State, Borells Clash Over Horses' Ownership
Besides the Borells, four other parties have come forward to claim ownership in five of the horses after the Office of the State Veterinarian posted photos and information on the horses in its database on stray and abandoned horses. Those parties are permitted to intervene in the suit to claim ownership or interest in the horses.

Other owners who have claimed ownership or ownership interests include Gersen Racing (Princess Megan, Valerio, and an unnamed 3-year-old Offlee Wild male out of Princess Megan.) Jack "Trey" Willoughby III and Randy Polley claim ownership interests in Sheza Fun Sponge. Joshua Mentzer claims an ownership interest in an unnamed 4-year-old filly out of Bald N Blue, by Colonel John.
http://www.bloodhorse.com/horse-racing/ ... -ownership
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Sparrow Castle
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Wed Oct 05, 2016 2:09 am

Some nice personal stories in here.

How ex-racehorses are playing a major role in the rehabilitation of offenders
https://www.thoroughbredracing.com/arti ... offenders/
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Sparrow Castle
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Mon Oct 17, 2016 2:16 pm

Bravo to Fox Hill Farms, Victoria, Angie, and MaryLu (and any others who are working to make this happen)!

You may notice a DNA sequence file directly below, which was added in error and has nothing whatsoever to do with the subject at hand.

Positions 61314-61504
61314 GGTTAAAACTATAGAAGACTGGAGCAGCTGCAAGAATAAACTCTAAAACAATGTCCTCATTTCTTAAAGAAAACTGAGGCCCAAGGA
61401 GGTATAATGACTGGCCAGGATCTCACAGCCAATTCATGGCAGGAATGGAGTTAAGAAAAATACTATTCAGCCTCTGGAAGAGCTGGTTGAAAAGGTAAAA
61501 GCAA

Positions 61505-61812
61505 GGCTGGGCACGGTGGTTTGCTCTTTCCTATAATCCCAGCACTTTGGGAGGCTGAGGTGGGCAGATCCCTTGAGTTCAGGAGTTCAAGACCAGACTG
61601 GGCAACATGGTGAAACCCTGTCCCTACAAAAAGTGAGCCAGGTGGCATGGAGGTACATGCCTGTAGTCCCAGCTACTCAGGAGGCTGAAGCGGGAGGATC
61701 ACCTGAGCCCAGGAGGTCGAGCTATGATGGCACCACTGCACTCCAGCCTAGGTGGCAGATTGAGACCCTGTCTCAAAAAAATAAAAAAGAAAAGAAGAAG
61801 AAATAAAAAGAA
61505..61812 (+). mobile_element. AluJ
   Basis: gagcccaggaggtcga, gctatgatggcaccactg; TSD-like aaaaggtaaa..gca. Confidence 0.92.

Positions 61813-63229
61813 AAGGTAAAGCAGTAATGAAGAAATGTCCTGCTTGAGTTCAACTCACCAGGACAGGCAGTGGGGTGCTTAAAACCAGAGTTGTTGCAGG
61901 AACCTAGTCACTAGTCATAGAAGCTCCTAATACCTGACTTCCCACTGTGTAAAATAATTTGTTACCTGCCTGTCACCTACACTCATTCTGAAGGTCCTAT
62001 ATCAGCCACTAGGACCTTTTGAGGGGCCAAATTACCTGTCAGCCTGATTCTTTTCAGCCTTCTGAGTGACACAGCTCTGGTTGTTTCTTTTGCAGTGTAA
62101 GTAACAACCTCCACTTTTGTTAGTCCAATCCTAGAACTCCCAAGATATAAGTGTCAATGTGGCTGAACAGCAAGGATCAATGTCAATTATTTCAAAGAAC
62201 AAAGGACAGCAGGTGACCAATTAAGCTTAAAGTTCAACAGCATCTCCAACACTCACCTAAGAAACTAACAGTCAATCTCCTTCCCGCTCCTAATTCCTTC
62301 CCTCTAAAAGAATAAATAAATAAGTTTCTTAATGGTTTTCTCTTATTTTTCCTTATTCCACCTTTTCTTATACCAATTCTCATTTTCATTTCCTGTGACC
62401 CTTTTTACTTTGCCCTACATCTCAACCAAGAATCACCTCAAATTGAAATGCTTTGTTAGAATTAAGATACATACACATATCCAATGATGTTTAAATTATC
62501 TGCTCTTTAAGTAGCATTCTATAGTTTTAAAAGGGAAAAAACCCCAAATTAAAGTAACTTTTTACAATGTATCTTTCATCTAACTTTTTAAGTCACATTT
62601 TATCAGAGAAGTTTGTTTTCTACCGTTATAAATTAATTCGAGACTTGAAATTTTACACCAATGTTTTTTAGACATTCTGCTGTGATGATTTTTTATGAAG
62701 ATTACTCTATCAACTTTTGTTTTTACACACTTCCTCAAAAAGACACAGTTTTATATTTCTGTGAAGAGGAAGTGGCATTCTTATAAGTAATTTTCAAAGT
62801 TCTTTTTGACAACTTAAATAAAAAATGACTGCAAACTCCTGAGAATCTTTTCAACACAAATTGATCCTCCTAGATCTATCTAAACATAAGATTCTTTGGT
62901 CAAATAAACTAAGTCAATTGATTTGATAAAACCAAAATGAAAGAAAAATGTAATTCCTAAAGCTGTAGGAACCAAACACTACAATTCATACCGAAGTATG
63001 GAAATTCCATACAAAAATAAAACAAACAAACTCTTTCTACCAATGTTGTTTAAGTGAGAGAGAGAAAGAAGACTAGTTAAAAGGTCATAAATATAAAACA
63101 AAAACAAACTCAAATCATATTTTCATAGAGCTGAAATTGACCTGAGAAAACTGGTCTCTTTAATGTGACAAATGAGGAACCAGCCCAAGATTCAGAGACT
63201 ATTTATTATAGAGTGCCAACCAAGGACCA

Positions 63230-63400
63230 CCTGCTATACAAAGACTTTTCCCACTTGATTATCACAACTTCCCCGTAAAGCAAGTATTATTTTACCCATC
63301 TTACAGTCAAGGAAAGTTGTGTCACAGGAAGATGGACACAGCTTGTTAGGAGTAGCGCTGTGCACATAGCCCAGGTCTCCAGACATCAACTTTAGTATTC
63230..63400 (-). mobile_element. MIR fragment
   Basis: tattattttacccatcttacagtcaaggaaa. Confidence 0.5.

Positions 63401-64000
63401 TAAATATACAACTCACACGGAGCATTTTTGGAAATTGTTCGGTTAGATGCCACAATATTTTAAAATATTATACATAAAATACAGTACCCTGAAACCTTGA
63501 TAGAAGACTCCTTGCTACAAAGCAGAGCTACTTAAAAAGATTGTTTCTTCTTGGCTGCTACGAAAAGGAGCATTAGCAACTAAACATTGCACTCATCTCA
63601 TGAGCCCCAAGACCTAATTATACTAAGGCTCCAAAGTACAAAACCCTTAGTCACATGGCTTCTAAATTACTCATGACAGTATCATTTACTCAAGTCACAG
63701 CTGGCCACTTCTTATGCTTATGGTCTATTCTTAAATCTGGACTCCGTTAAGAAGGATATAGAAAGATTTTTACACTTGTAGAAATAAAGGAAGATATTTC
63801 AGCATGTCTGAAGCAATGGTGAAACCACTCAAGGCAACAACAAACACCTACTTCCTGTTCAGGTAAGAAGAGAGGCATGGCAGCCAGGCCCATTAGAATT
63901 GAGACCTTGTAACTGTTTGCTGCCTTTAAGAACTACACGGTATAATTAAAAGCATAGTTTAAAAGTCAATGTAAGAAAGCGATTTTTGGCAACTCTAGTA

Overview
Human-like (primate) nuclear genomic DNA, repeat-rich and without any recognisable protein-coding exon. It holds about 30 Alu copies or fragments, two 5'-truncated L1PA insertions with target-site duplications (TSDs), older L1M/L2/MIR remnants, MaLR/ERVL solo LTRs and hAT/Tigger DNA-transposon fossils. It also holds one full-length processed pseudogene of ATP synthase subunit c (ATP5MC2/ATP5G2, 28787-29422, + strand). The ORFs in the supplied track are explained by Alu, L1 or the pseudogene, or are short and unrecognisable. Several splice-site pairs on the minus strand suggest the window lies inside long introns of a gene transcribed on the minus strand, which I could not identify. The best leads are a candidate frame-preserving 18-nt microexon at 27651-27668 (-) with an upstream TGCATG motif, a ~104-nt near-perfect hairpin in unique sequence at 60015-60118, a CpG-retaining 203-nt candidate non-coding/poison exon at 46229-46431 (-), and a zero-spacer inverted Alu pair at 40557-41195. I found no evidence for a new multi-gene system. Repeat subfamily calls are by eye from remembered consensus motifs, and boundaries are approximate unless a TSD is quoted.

Fox Hill Farm (FB)

As many of you know, the case of abused and abandoned horses belonging to the Borells brought to light problems that exist in Kentucky that hinder getting proper help for these horses. One problem is that the current laws don't properly protect horses, so Fox Hill Farm hired an attorney who is working toward getting these laws changed.

A second problem is that there is no place to house and care for horses who are in the midst of abuse investigations. To this end, we're very happy to announce that a new non-profit has been established called The Equine Sanctuary Center of Kentucky.

Investigations and then moving through the legal system can take months or even years in abuse cases. Finding proper housing at their own expense is what can make a County reluctant to go through with confiscations of the horses.

Current non-profits such as New Vocations, Kentucky Equine Humane Center, and others are designed to take possession of surrendered horses to put through their rehabilitation and adoption programs. They do not have the resources available to house possibly dozens of horses for a lengthy period of time, leaving less or perhaps no room to bring in the horses that they are designed to help.

The Equine Sanctuary Center is the only State accredited 501c3 non-profit designed to foster and care for equines confiscated by the counties in the state of Kentucky. The mission and goal is to provide the state with a safe place to house the horses so that they will act quickly to remove horses from abusive and possibly life-threatening situations. Once the cases have gone through the court system, the Equine Sanctuary will network with reputable organizations such as the ones named above to place the horses in adoptive homes. While Thoroughbred horses will be a focus, the Equine Sanctuary Center will be available to all breeds of horses.

Angie Cheak and Marylu Ernsting, working in consultation with Rusty Ford of the Department of Agriculture, are the co-founders of The Equine Sanctuary Center. Victoria Keith of Fox Hill Farm was asked to be their Board Chair, and she was honored to accept that position. We are excited to see this much-needed resource be made available to law enforcement officials so that the horses get the care they need.

For more information, you may call: